2. Research paper (15-20 pages) – addressing a major topic of interest in New Testament hermeneutics, theology or modern historical/political life that is impacted by New Testament interpretation from the perspective of the poor and marginalized. Due December 19.
3. Class Presentation: Each student will be asked to make one brief (10-minute) presentation on his or her short essay on a particular passage of a New Testament Gospel, Pauline Epistle or Book of Revelation. Alternatively students might want to present on a particular reading or set of readings assigned in class. Various dates, or November 20/December 4.
September 11 – Introduction to course, readings and expectations; a brief overview of the history of New Testament interpretation, including more recent “modes of discourse.”
Read: De La Torre, pp. 1-54; Segovia, “’And They Began to Speak in Other Tongues’: Competing Modes of Discourse in Contemporary Biblical Criticism,” from Reading from This Place, 1-32.
Sept. 18 – Theoretical Perspectives: African American biblical interpretation – A Historical Overview.
Read: De La Torre, 55-81; Stony the Road We Trod, pp. 17-77.
Sept. 25 – African American Biblical Interpretation: Some examples.
Read: Stony the Road We Trod, pp. 81-97 (chapter by Wimbush); 206-246 (chapters by Martin and Lewis).
Oct. 2 – Feminist Biblical Interpretation
Read: De la Torre, 82-103; Schüssler Fiorenza, 3-67; Russell, 11-18.
Oct. 9: Womanist & Mujerista Biblical Interpretation
Read: Russell, Feminist Interpretation of the Bible, 30-40 (chapter 2 by Katie Cannon); Isasi Diaz, Mujerista Theology, 35-85; 148-169.
Oct. 16 - Latin American & Latino/a biblical interpretation
Read: Justo Gonzalez, La Santa Biblia, 11-30; Segovia, Reading from This Place, 57-73.
Oct. 23 - Postcolonial biblical studies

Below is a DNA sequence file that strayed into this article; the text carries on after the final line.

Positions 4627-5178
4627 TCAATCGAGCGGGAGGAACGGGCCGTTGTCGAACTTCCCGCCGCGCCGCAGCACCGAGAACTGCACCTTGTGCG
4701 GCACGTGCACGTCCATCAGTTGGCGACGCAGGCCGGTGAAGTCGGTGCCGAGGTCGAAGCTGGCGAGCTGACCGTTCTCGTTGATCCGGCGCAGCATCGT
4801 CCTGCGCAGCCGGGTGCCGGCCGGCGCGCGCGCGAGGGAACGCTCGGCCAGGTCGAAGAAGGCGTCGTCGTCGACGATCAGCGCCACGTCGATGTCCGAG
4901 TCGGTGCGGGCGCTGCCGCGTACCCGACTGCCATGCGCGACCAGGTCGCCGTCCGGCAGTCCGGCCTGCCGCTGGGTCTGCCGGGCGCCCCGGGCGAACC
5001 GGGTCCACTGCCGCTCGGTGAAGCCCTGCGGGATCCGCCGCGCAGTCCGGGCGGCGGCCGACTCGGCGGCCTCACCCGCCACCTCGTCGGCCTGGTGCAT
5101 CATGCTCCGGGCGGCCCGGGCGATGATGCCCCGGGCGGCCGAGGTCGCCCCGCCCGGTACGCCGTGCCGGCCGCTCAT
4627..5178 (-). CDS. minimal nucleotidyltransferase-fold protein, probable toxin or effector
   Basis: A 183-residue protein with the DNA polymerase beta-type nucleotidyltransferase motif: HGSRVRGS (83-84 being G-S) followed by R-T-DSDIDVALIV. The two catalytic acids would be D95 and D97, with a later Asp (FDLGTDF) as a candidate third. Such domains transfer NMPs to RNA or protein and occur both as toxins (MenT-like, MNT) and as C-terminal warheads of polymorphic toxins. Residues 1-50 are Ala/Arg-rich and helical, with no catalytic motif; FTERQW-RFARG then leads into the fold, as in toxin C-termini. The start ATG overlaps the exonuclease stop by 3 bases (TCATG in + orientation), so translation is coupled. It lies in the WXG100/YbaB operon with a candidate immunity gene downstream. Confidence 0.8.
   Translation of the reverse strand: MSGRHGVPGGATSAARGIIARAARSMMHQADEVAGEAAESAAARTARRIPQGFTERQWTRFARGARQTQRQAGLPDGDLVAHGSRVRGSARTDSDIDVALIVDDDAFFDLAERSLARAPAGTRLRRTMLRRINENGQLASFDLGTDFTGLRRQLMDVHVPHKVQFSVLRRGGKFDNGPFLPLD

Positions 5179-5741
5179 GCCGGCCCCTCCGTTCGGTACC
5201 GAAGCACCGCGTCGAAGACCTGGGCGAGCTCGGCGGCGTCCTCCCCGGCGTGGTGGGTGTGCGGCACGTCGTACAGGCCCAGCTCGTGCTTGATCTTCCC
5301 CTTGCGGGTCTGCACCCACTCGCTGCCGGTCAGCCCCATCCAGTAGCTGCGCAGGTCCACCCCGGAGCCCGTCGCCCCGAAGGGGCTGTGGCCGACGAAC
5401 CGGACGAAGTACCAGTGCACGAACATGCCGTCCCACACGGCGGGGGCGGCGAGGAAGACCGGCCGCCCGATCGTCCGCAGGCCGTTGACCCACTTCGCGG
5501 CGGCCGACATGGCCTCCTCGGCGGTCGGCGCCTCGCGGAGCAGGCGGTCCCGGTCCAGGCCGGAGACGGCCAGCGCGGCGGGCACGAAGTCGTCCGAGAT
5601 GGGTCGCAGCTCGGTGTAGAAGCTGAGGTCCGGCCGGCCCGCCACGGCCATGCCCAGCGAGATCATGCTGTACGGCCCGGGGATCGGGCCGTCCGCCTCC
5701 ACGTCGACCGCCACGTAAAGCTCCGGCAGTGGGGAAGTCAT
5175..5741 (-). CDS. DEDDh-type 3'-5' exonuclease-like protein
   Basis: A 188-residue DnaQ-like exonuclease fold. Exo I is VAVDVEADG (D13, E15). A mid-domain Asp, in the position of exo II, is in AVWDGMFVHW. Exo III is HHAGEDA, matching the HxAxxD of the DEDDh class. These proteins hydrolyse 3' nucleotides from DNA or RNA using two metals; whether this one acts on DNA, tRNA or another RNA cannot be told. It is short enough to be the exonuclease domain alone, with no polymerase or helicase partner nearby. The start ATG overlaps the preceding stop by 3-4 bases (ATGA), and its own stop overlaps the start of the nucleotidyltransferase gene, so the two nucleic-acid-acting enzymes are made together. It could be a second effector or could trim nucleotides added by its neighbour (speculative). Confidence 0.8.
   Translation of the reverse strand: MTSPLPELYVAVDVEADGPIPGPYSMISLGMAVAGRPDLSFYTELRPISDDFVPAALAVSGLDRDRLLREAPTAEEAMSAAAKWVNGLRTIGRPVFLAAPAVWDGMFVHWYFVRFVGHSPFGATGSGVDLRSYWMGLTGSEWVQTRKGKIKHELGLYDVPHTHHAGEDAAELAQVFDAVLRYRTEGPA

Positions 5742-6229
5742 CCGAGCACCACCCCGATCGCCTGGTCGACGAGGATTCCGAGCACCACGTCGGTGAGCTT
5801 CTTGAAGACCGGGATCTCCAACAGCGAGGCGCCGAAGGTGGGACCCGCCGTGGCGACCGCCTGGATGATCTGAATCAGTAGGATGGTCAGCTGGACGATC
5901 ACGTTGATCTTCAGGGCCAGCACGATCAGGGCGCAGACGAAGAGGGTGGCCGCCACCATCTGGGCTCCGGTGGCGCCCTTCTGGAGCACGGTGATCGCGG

Read: Segovia, Decolonizing Biblical Studies, pp. 119-142; Agosto, “Postcolonial Commentary on Philippians” essay on reserve.
October 30 - Reading New Testament Texts from the Margins: the Gospels
Read: Agosto, Servant Leadership, 13-96; De La Torre, 104-150; Russell, 65-72 (essay by Sharon Ringe); Schussler-Fiorenza, 105-154.
November 6 – Reading New Testament Texts from the Margins: Paul
Read: Agosto, Servant Leadership, 97-120, 165-196; Schussler-Fiorenza, 205-250.
November 13 – Reading New Testament Texts from the Margins: Revelation
Read: David Rhoads, editor, From Every People and Nation: The Book of Revelation in Intercultural Perspective: Chapters 1, 2, 4, 6.
November 20 – Student presentations on short essays
November 27 – Thanksgiving – no classes
December 4 – Student presentations (continued)
December 11 – What’s next in biblical interpretation from the margins?
Professor will lecture from new book: Still at the Margins: Biblical Scholarship Fifteen Years After the Voices from the Margins, edited by R.S. Sugirtharajah (T&T Clark, 2008), with essays by Schussler-Fiorenza and Vincent Wimbush; and They Were All Together in One Place? Toward Minority Biblical Criticism, forthcoming book edited by Fernando Segovia, et.al.
December 19 – Final Paper due (via email, regular mail, or in person at professor’s office).